...make this like really complicated modelof the system that doesn't interact with the real code andis, but you try to like solve it in a more fanty way. Um. I think we spend alot of time time on building these things as trading strategies and making sure that you get the executioncorrect in trading is eighty percent of your piano likereally understanding, for instance, the the distribution of of latencies ofpacket arrival times h is the difference between you losing a hundredmillion dollars and making a hundred million dollars yeah, and so we spend alot of time on on making sure we execute the code exactly as it's run onnodes making sure that the models themselvesare aware of low level. Boctene details and, like you know, things like things like howfast they're getting packets understanding when them poolunderstanding gas fitting, and so we focus more on the. If, likelow level details than we do, O'm like hey here's, a differential game thatmay or may not have a stable dash, and do you converge to it or not? You can argue that th, the methodologythat we choose can get stuck in local minimam more easily, but at the sametime I would say that it is more practical 'cause. It can provide youmore direct, see back, and you know it's completely morbled offhow people do this and trading where you K, ow. You have these reallydissingulation environments that are exactly the same as like the livetrading environment and you constantly running simuations as your Strai tredgees lerting live to say like predict whether you should turn thingsoff or whether you should like size up or stuff like that, and it's notperfect. It's not theoretically perfect, like I can. I can give you lot ofexamples where this tepe of methonology doesn't get you to the global optimum.But from an engineer standpoint, it's much more practical. Like you can knowwhen, like uncertain malformed transaction causes a catastrophic lossversus like. I know that in this high level model that doesn't ever interactwith the real botchin there is some potential bug that that could exist. SoI I think you know we just try to focus on being like really more anengineering side and like intrstructore side versus kind of here, 's adifferential game that yer trasolve. So I don't think you said like th. TheTERMI that I usually associated with Gonla is agent simulation, Oyo,actually GE, so maybe like 'cause, that's what'shappening right. How you're exporing B Mart contract systems, so dos liveOdeis, yeah for sure so, n agent base simulation yeah. Think that that's avery good point, I think agent BA stimulation is basically taking different models ofthe different types of users and you know if we're. If we're going to takethe simplest version of this, each user has two types of parameters:number one is sort of a profit or utility function which measures how much how they value certain thingsof the system. Like it Ma there might be one type of user who is superriskoverse and they value lending in compound much more than they valueborrowing because they don't like taking liverage. They, like theirutility, comes from earning one percent. Slowly and then ther re degend, gamblertype of people who all their utility comes from just like barrowing as muchas possible and like betding it on Phomo, thrty or something I don't know.Um and someoand gambles theyre, not venrational, but they might stumble across something Exat, crackd yeah. So so tthat's a good point. So th an idea is, you know you model things in in twoways: wonderstus utility or profit, and...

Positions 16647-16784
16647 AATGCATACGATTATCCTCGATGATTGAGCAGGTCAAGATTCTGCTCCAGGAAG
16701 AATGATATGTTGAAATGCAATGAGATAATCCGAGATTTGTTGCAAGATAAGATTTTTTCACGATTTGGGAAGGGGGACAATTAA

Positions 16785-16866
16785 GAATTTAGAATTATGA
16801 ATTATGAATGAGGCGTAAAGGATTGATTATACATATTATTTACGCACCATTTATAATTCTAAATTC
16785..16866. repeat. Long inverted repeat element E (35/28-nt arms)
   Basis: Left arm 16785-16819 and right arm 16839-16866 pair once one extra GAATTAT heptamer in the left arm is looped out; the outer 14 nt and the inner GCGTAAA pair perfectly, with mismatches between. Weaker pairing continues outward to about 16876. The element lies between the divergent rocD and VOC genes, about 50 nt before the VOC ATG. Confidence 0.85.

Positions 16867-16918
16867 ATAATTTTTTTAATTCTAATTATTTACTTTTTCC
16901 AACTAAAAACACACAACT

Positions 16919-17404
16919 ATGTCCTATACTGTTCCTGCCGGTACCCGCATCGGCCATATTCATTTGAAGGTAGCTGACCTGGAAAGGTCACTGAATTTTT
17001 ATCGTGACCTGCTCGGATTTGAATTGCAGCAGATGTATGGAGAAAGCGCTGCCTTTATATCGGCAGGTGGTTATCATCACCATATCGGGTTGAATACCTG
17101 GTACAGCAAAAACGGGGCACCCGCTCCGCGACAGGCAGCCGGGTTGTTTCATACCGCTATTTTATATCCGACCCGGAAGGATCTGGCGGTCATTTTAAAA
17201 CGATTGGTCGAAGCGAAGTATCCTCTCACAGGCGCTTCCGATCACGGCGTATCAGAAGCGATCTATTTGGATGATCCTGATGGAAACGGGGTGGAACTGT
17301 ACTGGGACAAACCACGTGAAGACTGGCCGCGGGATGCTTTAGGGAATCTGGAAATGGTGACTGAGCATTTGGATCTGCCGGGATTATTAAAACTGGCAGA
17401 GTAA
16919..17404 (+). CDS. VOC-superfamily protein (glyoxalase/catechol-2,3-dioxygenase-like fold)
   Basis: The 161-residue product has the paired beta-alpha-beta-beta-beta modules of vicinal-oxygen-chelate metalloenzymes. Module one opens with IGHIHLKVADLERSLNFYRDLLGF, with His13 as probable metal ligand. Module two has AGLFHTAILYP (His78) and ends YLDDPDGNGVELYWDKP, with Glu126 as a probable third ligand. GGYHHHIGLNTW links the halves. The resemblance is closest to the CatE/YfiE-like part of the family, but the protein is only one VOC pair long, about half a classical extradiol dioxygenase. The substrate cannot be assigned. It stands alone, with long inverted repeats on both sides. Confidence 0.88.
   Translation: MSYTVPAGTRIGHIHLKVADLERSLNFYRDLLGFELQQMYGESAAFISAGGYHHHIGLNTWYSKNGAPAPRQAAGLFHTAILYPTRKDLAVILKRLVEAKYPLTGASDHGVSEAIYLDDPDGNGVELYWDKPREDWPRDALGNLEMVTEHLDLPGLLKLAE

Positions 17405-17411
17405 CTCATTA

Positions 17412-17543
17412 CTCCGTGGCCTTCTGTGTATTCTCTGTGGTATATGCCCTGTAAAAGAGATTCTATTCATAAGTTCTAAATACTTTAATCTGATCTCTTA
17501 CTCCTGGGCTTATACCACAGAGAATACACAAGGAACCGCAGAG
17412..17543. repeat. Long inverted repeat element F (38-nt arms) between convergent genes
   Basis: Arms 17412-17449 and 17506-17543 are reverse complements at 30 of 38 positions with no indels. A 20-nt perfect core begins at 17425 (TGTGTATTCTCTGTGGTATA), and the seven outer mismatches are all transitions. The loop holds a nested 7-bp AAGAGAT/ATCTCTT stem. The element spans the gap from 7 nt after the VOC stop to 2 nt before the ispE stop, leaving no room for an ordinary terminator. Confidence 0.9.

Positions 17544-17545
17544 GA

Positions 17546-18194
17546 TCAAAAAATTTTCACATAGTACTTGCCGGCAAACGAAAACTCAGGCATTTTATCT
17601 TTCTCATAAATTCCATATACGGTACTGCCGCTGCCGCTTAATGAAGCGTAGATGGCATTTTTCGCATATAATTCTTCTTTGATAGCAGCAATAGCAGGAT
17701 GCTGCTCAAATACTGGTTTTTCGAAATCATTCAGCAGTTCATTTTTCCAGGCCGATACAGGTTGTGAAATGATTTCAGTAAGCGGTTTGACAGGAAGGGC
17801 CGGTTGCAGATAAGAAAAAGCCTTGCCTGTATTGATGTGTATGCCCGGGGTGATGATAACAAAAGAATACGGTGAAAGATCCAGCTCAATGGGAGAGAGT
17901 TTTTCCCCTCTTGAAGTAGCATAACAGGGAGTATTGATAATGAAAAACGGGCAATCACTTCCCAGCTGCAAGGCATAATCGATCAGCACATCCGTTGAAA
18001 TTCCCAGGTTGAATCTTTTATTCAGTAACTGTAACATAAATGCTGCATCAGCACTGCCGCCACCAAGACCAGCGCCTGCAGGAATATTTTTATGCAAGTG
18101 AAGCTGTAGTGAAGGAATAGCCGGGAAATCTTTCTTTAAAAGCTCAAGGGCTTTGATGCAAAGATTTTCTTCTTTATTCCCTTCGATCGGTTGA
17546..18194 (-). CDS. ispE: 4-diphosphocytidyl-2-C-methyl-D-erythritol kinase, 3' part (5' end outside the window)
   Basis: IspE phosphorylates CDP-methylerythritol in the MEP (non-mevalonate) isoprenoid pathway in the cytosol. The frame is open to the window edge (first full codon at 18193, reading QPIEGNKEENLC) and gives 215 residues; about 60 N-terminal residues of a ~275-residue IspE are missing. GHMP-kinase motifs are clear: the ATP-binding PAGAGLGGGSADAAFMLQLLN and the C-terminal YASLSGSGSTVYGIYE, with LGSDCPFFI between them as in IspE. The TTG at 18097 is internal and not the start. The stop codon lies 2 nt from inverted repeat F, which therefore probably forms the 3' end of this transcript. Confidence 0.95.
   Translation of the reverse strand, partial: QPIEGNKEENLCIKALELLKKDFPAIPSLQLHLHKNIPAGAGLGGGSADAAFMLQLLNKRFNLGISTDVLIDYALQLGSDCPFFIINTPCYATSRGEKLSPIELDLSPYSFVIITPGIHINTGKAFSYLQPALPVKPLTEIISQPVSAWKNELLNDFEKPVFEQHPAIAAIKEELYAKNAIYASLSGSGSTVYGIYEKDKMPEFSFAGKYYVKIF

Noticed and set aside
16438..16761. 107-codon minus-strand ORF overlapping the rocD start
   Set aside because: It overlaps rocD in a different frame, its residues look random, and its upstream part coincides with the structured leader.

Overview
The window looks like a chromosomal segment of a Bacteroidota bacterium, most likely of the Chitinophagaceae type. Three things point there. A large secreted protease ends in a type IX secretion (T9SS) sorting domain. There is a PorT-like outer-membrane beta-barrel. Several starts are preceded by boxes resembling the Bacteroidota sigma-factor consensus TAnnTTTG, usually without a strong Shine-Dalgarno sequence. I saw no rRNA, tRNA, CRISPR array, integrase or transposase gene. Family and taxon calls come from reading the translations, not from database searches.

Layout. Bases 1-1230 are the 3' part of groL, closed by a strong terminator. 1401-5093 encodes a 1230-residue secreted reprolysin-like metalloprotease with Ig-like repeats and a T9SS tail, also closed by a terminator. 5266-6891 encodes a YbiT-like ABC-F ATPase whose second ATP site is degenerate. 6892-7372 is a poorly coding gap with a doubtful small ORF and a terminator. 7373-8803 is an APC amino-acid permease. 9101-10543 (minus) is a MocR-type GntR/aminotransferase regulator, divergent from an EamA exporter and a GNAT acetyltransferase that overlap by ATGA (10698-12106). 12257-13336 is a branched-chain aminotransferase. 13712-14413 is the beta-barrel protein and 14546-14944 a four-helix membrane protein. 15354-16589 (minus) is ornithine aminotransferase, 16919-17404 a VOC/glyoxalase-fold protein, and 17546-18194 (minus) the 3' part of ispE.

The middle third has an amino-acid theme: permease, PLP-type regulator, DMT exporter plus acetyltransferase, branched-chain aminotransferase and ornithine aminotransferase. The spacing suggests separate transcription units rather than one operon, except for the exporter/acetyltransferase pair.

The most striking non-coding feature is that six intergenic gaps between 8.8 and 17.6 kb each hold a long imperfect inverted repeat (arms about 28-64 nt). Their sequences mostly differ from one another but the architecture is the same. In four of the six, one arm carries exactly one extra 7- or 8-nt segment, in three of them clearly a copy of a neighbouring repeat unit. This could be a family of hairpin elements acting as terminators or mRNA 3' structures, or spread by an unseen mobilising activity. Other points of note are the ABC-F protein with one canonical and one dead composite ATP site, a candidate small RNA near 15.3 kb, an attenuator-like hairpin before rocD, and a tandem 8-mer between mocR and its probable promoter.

...one is the decision function and thedecision function in in in Classco econometrics, for instance, is thething that says: Hey, pull the slot machine lever or go, spend it on pokeror go. Invest it in a you know a bond it it's a thing that represents theactions that you actually take and in our case D, this is something again. Ithink we we differ quite a bit from blocks sine. So there's our actions arethe actual smart contract transactions and interacting with the real code,interacting with the blocchain itself versus like interacting with the stateconversion. That's like idealized, and you now have many of these agentsinteracting with the same block, chaingor the same smart contract andthey each have different utility functions and decision funtions. So oneof them is like Hey, I'm gonna, I'm going to be happiest. If I lend tocompound andother ones like hey, I'm going to be happiest if I borrow a lotand default in compout, because I I have this shipcoin and I would rather havedollars so I can deposit to compound- borrow stable, clains against it andsay goodbye chickcin without having to d Ki c Um, and you run many of these simulationsof like these different types of users and and try to get some statistics of.Oh, this type of user take most of the profit. Does this type of viewser havea lot of variance in their profit? But a really key thing to this is thatin distruruted systems and Crotography I sai the majority of ofpapers spend a a lot of timeworking on thismodel of people are eitherppperfectly, honest or their busating, and this getsto your point of what you're saying in terms of do Jun, Gabblers Pard, thedugen gamblers really doesn't an and in reality, they're, probably not becausemost of the assumption of Byzantine in in tcerinisystems and doesn't seemgeneral problem and stuff like that, really assumes that dizantine means anyaction that someone can take in a memory list way. Therre, not there's no,like there's no assumption that at each round of I say, like a vote iposencingsystem, someone doesn't like use how effective their previous strategy wasto influence their future strange. If you read these proofs, people alwaysprove these things, assuting kind of this memorylessness. They don'tactually assume that they're I mean now. People do care a little bit about these adaptivestrategies but t the traditional Canon, an jusuted systems, and I think this isone of the reasons why big coin a and crpicerencies took so long to beinvented, even though they're kind of simpler in some sense like s, because people like drilled it intotheir head that there's this model of purely honest and purely doesn't enthese degend gamblers. While they are bisitying, they still learn from theirprevious mistakes right, they're still trying to optimize their wealth somehowand they need to have memory of their previous actions, and so rationalagents unfortunately, is a much bigger space than honest, Indons, uh Yo. Youknow to a very particular theoretical sense:it's this infinite dimensional space, but it it's it's a large set of strategies.Then you can you only have a fine egd amount of time to stress test, thoughso you want to cover as many of those as possible, while also being able tobe computationally, feasible. Um- and that's that's! That's the art. I'd sayof these agent as models is really knowing how to cover the state spaceand perametrize. It effectively, even though you know it's this infanttimentional thing with shrarkpe complete problems everywhere. So how do you go about doing thesesimulations? What tools do you use? Have you guys written your own custom,stuff or yeah? So we we have a little. Webasically, you know for Geth andparity...